Friday, October 11, 2019

We are capable of making accurate personality judgements in computer-mediated communication by means of even small cues like nicknames

The Name Is the Game: Nicknames as Predictors of Personality and Mating Strategy in Online Dating. Benjamin P. Lange et al. Front. Commun., February 12 2019.

Objective: We investigated the communicative function of online dating nicknames. Our aim was to assess if it is possible to correctly guess personality traits of a user simply by reading his/her nickname.

Method: We had 69 nickname users (average age: 33.59 years, 36 female) complete questionnaires assessing their personality (Big 5 + narcissism) and mating strategy (short- vs. long-term). We then checked (using a total of 638 participants, average age: 26.83 years, 355 female), whether personality and mating strategy of the nickname users could be assessed correctly based only on the nickname. We also captured the motivation to contact the user behind a nickname and looked at linguistic features of the nicknames.

Results: We found that personality and mating strategy could be inferred from a nickname. Furthermore, going by trends, women were better at intersexual personality judgments, whereas men were better in intrasexual judgements. We also found several correlates of the motivation to contact the person behind the nickname. Among other factors, long nicknames seemed to deter people from contacting the nickname user.

Conclusions: Findings display that humans are capable of making accurate personality judgements in computer-mediated communication by means of even small cues like nicknames.


Language-based face-to-face (ftf) interaction can be considered the most natural way of communication (Kock, 2004). New social media have transformed communication, though, as sender and receiver are not necessarily copresent in such a mediated context. However, communication in the digital world is still language-based, even when only in the form of written language (Koch et al., 2005).

Research on such computer-mediated communication (cmc) can be divided into different approaches. Two of them are: (1) the reduced-social-cues approach (rsc) (Sproull and Kiesler, 1986), and (2) the hyperpersonal communication approach (hp) (Walther, 1996). The first assumes that cmc filters out social context cues. The second emphasizes that cmc might surpass ftf communication, as the sender has the opportunity to optimize their self-representation while the receiver idealizes the sender on the basis of the available cues. Here lies the question whether people are able to, and actually do hide their “true selves,” that is their identity (e.g., personality), or whether they, despite being relatively anonymous, inevitably communicate aspects of their respective identity and personality that are in turn perceived by the receiver (Walther and Parks, 2002).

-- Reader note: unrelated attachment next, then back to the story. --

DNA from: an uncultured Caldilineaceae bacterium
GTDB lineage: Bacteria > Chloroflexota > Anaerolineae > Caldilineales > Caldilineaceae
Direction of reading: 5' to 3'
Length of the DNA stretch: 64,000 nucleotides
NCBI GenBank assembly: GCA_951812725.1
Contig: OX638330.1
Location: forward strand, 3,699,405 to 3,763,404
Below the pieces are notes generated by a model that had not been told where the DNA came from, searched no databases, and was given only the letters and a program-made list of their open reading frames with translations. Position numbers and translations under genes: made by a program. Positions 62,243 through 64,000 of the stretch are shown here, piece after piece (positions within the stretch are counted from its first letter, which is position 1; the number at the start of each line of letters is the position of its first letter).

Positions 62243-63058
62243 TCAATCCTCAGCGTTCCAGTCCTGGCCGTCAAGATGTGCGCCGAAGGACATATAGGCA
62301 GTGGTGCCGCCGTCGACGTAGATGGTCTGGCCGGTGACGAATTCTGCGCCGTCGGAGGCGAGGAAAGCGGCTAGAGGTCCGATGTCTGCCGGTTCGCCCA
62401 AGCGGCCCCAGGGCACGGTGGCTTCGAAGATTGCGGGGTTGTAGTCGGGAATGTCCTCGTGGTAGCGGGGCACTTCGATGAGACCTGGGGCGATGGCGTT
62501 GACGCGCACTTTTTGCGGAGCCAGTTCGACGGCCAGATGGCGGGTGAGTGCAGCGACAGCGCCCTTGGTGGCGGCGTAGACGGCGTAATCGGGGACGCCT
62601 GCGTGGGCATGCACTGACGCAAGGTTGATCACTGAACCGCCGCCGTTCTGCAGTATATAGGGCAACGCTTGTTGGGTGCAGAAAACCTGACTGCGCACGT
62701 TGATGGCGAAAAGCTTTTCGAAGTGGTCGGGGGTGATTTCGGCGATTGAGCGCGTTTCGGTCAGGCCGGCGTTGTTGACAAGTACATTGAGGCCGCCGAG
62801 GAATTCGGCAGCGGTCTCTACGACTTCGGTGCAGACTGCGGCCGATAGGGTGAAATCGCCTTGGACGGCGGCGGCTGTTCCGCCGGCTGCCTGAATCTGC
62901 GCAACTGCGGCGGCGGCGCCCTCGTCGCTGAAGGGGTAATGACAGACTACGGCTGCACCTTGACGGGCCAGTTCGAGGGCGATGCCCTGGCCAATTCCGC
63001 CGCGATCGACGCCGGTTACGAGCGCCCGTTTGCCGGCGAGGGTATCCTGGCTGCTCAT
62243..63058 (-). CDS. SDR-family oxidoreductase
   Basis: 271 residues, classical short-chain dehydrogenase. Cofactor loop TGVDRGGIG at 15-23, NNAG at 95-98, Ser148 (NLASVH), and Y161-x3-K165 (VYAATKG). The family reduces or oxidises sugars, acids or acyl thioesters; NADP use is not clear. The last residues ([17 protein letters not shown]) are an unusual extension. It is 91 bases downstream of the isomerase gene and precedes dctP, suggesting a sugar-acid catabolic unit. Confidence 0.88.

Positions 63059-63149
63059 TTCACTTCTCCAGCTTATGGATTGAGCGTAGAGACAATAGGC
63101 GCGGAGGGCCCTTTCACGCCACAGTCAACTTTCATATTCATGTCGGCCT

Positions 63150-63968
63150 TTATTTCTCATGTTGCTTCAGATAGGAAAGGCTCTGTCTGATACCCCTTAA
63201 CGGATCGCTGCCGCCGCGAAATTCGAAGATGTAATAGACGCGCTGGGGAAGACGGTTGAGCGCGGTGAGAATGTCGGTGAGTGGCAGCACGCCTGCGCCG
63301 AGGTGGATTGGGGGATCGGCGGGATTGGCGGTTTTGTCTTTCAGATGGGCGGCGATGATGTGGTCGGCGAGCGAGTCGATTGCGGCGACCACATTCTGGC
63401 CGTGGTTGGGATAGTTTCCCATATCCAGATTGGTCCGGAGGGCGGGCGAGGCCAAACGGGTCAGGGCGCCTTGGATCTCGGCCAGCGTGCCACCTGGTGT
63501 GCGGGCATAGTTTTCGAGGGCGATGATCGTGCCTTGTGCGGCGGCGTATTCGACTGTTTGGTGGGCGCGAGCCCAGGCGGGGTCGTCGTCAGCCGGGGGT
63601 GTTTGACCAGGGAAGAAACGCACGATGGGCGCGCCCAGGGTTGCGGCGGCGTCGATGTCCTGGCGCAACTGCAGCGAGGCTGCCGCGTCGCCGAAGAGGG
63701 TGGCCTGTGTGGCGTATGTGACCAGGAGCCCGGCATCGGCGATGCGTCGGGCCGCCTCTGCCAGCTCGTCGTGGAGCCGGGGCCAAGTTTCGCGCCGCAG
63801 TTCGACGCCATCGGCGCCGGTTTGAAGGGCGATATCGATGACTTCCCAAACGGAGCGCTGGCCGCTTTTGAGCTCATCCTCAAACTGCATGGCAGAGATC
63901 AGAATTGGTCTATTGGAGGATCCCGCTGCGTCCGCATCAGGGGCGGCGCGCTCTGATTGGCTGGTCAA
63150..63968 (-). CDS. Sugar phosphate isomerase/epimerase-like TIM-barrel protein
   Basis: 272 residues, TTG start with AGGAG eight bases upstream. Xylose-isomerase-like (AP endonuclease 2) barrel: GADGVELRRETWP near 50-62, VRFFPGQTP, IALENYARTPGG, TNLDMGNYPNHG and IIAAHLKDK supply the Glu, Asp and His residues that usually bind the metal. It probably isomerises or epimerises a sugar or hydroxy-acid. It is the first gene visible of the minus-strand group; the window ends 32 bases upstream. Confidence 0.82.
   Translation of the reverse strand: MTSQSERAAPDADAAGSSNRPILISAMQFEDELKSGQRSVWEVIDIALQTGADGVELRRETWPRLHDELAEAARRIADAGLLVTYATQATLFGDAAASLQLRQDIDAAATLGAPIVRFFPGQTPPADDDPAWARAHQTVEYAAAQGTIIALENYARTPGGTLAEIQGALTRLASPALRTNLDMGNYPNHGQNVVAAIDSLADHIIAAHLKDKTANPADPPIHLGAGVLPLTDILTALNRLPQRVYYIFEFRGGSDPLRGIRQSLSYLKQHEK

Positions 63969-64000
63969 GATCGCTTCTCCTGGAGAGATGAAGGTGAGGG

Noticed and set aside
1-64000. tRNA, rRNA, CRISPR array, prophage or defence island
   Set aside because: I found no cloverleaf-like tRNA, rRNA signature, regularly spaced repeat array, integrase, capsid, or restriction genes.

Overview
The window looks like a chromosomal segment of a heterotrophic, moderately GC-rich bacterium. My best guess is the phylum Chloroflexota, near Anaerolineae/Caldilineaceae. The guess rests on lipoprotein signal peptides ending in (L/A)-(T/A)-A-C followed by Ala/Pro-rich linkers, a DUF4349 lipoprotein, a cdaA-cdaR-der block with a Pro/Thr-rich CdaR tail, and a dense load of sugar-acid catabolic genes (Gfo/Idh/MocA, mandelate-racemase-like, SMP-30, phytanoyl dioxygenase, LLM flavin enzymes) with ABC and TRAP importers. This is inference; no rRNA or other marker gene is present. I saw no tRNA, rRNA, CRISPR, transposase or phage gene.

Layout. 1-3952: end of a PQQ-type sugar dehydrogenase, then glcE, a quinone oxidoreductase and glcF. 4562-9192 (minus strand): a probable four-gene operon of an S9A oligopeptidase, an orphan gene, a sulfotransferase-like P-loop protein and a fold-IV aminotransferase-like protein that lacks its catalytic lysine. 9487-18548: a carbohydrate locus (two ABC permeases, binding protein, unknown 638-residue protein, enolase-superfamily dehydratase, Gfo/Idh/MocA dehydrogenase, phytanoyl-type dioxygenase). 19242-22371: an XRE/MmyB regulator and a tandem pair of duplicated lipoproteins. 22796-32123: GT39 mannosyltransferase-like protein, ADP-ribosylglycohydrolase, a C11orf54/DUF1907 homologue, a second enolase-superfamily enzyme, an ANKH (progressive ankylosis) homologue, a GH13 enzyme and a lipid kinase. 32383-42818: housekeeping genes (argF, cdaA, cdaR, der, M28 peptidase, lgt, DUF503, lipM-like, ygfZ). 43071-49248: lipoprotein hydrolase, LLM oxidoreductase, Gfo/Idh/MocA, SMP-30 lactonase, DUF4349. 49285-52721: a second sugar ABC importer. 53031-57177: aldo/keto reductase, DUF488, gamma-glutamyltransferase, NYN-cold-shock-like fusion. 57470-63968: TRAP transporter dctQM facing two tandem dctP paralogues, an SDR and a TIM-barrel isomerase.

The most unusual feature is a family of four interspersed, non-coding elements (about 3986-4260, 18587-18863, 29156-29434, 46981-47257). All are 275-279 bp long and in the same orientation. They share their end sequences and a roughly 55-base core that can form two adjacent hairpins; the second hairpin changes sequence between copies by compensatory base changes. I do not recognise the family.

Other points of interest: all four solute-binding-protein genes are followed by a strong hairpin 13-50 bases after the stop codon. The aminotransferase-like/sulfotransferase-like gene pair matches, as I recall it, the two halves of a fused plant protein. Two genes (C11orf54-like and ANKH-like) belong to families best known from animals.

Sex or gender, respectively, are central features of one's identity and personality (e.g., Mealey, 2000; Ellis et al., 2008). As a matter of fact, sex has been central in cmc research. For instance, Guiller and Durndell (2007) found that in cmc men are more dominant than women, whereas women are more supportive than men—findings reminiscent of sex differences in ftf communication (Eckert and McConnell-Ginet, 2003).

A large body of research (e.g., Savicki et al., 1999; Thomson and Murachver, 2001; Koch et al., 2005) shows that only by reading text, people are able to guess the sex of the writers above chance. The same seems to be true for personality judgments (Park et al., 2015). Entire texts are not necessary, though. Lange et al. (2016b) used pseudonyms chosen by students in written exams, and had participants rate them on assumed sex of the user and other attributes. They found that sex could be guessed correctly above chance with a large effect size. Also, participants ascribed typical female and male attributes to the pseudonyms and even tried to retrieve information on the users' personality. It was also found that women, more than men, used diminutive suffixes in their pseudonyms (like -i in “cuti”). In line with these findings, Heisler and Crabill (2006) demonstrated that the majority of their participants considered themselves capable of correctly guessing the sex and age of the users of e-mail usernames. Moreover, their participants attempted to rate the supposed owners of the e-mail addresses also with respect to, among other aspects, their relationship status.